Ultra-High Definition (UHD) TV has more than just more pixels. I see it as a four-legged stool, with more pixels as one leg, wide color gamut (WCG) as a second, high dynamic range (HDR) as the third and high frame rate (HFR) as the fourth. Recently, I’ve written Display Daily articles on wide color gamut and high dynamic range while everybody has written articles on higher pixel count.
In this Display Daily, I’d like to comment on high frame rate. This is the least well known and least advertised aspect of the upcoming “Better Pixels” technologies. It is also, perhaps, the furthest from widespread availability to cinema and TV viewers.
One issue HFR faces is a nomenclature problem. To someone from Hollywood or elsewhere in the film world, HFR means any frame rate greater than the current 24Hz. The 24Hz frame rate was chosen by Hollywood in the late 1920s with the introduction of sound movies. Before that, silent movies were shown at anywhere from 16Hz to 26Hz, depending. Depending on what, you ask? Well, how the projectionist felt that day, among other things. The camera frame rate would also change within a single film, depending on how fast the cameraman cranked the camera. Humans are much more sensitive to changes in pitch in the sound than changes in motion rendition, which is why a standardized frame rate was needed for the Talkies.
Even at the time, it was recognized that 24Hz really wasn’t good enough. Thomas Edison, one of the key pioneers of the film industry, said that 46 frames per second (FPS) was the minimum needed by the visual cortex: “Anything less will strain the eye.” Edison, however, did not follow his own advice even in his own studio, in part because the large amount of film needed for a 46 FPS film. Another issue was exposure time – film from Edison’s time was much slower than the Red Epic 5K cameras used to make the Hobbit Trilogy. The longer exposure time of a 24Hz camera was better a hundred years ago than the shorter exposure time of a 46Hz camera.
The first modern HFR movie was Peter Jackson’s first Hobbit movie in 2012. Unfortunately, it was only shown in HFR in 3D: a 2D HFR version was not an option for consumers. The HFR version was widely panned, especially by cinema aficionados. It looked too much like video and too little like the cinema was a widely heard comment. Unfortunately, since it was available only in 3D, it is hard to tell if the real objection was the 3D, the low brightness and therefore low dynamic range or the high frame rate. Since the human eye is less sensitive to flicker and other temporal artifacts at low image brightness, the Hobbit 3D HFR wasn’t really a fair test of the commercial viability of HFR in the cinema. Maybe if the Hobbit 3D HFR were shown at 14 Foot Lamberts on a 6P laser projector…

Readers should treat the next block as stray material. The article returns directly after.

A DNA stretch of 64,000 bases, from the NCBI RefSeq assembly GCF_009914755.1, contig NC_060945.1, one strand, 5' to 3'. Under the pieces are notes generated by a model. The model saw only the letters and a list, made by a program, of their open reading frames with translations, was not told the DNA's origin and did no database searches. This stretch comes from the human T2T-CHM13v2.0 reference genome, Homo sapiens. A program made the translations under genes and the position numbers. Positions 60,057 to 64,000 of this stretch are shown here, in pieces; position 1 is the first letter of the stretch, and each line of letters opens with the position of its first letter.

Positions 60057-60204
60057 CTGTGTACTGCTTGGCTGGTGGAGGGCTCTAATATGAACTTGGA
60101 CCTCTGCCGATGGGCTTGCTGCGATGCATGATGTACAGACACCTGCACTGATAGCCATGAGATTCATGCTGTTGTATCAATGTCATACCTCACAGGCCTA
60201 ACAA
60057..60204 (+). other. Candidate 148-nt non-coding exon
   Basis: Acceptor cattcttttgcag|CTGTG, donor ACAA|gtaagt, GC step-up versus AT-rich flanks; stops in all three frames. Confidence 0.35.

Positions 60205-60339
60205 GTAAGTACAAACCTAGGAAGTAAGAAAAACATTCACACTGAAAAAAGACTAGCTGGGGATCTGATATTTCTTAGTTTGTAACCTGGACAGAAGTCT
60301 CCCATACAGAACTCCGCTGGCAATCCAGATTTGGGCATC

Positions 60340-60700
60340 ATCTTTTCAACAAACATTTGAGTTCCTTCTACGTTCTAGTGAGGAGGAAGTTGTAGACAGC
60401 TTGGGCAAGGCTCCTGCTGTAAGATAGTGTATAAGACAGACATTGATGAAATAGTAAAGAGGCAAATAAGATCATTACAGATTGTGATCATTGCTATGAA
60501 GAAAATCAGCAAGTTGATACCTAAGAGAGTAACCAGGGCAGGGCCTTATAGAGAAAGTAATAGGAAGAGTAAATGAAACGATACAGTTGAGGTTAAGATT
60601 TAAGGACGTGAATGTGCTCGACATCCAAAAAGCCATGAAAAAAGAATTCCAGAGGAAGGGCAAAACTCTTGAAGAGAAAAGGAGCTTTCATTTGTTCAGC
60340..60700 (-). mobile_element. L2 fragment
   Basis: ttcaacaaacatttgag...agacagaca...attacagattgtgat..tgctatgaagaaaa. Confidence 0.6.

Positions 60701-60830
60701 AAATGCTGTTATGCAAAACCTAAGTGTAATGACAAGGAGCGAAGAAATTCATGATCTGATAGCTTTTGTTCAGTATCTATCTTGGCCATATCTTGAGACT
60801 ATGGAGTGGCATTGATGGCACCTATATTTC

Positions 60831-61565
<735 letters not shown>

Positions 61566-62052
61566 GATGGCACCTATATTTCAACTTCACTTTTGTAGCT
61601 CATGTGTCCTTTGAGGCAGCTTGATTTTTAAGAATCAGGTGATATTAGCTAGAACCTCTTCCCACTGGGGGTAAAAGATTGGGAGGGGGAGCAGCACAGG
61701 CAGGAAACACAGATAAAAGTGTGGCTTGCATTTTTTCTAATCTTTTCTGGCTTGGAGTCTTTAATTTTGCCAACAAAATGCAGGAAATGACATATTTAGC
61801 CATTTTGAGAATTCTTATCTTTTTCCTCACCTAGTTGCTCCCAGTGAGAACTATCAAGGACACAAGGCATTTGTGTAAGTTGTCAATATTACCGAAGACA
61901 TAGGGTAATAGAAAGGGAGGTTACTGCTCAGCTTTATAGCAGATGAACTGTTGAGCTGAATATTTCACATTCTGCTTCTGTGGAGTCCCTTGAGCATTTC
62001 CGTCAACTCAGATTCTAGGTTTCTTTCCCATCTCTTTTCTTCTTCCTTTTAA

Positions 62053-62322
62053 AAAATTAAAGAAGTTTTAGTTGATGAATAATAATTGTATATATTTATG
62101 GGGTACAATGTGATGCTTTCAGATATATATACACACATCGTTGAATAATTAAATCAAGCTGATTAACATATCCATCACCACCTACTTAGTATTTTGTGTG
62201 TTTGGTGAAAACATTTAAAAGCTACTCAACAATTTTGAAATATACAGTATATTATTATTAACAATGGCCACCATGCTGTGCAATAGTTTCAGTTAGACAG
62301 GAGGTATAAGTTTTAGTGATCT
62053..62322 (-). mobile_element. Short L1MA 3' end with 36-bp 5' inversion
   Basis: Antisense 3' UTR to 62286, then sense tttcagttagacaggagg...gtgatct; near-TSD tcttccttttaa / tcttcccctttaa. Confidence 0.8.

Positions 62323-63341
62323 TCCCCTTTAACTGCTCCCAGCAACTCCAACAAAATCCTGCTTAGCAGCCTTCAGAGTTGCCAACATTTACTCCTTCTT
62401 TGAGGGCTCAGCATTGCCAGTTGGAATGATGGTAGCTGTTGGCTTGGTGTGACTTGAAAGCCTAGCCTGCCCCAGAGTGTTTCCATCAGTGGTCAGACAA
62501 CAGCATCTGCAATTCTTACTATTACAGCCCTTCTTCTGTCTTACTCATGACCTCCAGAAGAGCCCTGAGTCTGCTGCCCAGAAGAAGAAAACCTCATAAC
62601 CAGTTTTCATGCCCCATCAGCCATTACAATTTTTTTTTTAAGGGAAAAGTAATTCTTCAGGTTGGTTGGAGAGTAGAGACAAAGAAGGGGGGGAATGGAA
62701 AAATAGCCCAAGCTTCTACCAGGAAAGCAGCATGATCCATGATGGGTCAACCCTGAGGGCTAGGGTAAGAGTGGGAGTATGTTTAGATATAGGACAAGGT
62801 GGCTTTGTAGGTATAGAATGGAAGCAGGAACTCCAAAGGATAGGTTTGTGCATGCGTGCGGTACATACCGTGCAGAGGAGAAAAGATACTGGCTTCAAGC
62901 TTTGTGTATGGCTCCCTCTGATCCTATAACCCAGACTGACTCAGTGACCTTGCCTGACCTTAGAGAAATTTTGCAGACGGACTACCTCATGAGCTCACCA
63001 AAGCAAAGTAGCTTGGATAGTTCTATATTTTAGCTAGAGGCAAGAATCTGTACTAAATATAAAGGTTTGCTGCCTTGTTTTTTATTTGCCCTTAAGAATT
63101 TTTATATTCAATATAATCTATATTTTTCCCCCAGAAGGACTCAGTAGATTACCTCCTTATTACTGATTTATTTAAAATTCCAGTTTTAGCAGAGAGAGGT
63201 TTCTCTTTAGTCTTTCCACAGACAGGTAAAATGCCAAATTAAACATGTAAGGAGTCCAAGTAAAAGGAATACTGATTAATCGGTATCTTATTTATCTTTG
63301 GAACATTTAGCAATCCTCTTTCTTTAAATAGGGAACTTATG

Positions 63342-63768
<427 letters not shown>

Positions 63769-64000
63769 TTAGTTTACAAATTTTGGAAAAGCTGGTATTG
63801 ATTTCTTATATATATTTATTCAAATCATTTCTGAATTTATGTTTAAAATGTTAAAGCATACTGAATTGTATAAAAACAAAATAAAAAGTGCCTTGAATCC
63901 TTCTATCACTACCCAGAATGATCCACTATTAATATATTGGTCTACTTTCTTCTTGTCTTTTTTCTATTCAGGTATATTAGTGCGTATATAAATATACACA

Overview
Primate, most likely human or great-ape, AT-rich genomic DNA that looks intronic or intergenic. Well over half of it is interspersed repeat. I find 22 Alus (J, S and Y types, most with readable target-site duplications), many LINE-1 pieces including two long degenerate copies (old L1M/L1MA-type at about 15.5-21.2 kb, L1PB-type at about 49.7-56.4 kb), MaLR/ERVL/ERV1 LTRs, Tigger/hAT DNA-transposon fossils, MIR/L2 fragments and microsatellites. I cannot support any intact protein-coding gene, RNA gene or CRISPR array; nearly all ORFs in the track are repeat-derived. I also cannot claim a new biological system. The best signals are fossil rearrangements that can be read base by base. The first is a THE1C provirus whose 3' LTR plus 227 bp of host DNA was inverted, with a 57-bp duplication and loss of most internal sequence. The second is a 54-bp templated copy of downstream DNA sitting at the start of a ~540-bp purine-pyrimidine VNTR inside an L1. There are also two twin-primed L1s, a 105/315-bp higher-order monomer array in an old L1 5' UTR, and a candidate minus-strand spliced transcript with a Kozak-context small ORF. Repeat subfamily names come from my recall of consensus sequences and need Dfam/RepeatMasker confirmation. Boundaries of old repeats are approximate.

HFR means something completely different in video, where 60Hz and 50Hz content has been the standard since the post-WWII introduction of commercial TV. In the television world, HFR means not 48Hz but 120 or 240Hz content. Unfortunately, the introduction of the additional pixels in UHD content has led to a step backwards in terms of frame rate – UHD resolution content is normally produced at a 30Hz frame rate because of bandwidth issues both for the content creators and the broadcasters.
There is a significant amount of data showing that even 60Hz isn’t fast enough, even though it is 2½x the frame rate of normal cinema and faster even than the 48Hz of HFR cinema content. For example, Masaki Emoto and Masayuki Sugawara gave a paper at IDW in 2009 showing the results of viewing tests of the similar content at 60Hz, 120Hz and 240Hz that showed significant viewer preference for frame rates in sports and other motion-intensive content. Other data shows the higher the spatial resolution, the higher the frame rate needed in order to appreciate that resolution.
For anyone who wants a deeper understanding of the human factors involved in HFR, WCG and HDR, I recommend spending the 56 minutes it takes to watch Mark Schubin discuss these issues in his YouTube video from SID 2014, also posted on his website, http://www.schubincafe.com.
If higher resolution demands higher frame rates, why haven’t consumers demanded higher frame rates from television and the cinema? Part of the issue is what the consumer and even technical journalists like myself have seen. I have not seen a demo of 4K or UHD content side-by-side with itself at multiple frame rates, although I understand such demos have been given. Most of the UHD demo content I’ve seen is little better than still images and has so little motion in it there is no need for HFR. Gorgeous scenes of the Grand Canyon, a small village in Italy or pretty girls on the beach in the Bahamas. However, this isn’t what people watch in the movies or on TV. Car chases, fight scenes, high speed sports action and other action-filled content form a large part of what people actually watch in the movies or on television. They don’t call them motion pictures for nothing.
There are a (few) modest signs that content creators and broadcasters are beginning to appreciate HFR. For example, NHK showed an 8K, 120Hz HFR display at IBC 2014. At least one decoder, from Korusys, capable of supporting UHD content at 60Hz was introduced at IBC. This H.265 HEVC decoder targets professional applications, but you have to start somewhere, I suppose.
Still, 60Hz UHD and 48Hz cinema aren’t really “HFR.” Dr Jenny Read, a Reader in Vision Science at Newcastle University, contends that a 48Hz frame rate is still not high enough. “We’ve heard a lot about 48hz in recent years – so called high frame rates – but really it’s [a] less-low-frame rate.” –Matthew Brennesholtz